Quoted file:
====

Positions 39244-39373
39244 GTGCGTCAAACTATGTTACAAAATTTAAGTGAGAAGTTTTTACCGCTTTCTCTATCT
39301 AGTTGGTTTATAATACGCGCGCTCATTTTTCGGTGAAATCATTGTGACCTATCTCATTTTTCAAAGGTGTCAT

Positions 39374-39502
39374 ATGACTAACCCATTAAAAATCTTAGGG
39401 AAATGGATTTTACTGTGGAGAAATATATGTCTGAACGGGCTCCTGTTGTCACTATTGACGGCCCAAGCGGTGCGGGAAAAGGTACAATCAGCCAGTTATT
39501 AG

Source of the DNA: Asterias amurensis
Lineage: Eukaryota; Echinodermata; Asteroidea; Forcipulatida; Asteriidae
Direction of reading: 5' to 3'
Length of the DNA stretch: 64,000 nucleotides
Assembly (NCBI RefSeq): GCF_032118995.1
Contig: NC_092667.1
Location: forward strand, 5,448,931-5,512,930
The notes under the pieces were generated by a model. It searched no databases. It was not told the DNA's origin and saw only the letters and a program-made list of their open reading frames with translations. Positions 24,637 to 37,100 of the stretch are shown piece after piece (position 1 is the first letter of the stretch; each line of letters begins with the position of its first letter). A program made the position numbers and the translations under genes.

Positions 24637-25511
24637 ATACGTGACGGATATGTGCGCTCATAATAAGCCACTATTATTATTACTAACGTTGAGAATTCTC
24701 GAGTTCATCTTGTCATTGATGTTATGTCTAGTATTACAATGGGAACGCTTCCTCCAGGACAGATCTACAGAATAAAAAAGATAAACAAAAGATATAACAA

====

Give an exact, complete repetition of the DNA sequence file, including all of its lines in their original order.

Positions 39244-39373
39244 GTGCGTCAAACTATGTTACAAAATTTAAGTGAGAAGTTTTTACCGCTTTCTCTATCT
39301 AGTTGGTTTATAATACGCGCGCTCATTTTTCGGTGAAATCATTGTGACCTATCTCATTTTTCAAAGGTGTCAT

Positions 39374-39502
39374 ATGACTAACCCATTAAAAATCTTAGGG
39401 AAATGGATTTTACTGTGGAGAAATATATGTCTGAACGGGCTCCTGTTGTCACTATTGACGGCCCAAGCGGTGCGGGAAAAGGTACAATCAGCCAGTTATT
39501 AG

Source of the DNA: Asterias amurensis
Lineage: Eukaryota; Echinodermata; Asteroidea; Forcipulatida; Asteriidae
Direction of reading: 5' to 3'
Length of the DNA stretch: 64,000 nucleotides
Assembly (NCBI RefSeq): GCF_032118995.1
Contig: NC_092667.1
Location: forward strand, 5,448,931-5,512,930
The notes under the pieces were generated by a model. It searched no databases. It was not told the DNA's origin and saw only the letters and a program-made list of their open reading frames with translations. Positions 24,637 to 37,100 of the stretch are shown piece after piece (position 1 is the first letter of the stretch; each line of letters begins with the position of its first letter). A program made the position numbers and the translations under genes.

Positions 24637-25511
24637 ATACGTGACGGATATGTGCGCTCATAATAAGCCACTATTATTATTACTAACGTTGAGAATTCTC
24701 GAGTTCATCTTGTCATTGATGTTATGTCTAGTATTACAATGGGAACGCTTCCTCCAGGACAGATCTACAGAATAAAAAAGATAAACAAAAGATATAACAA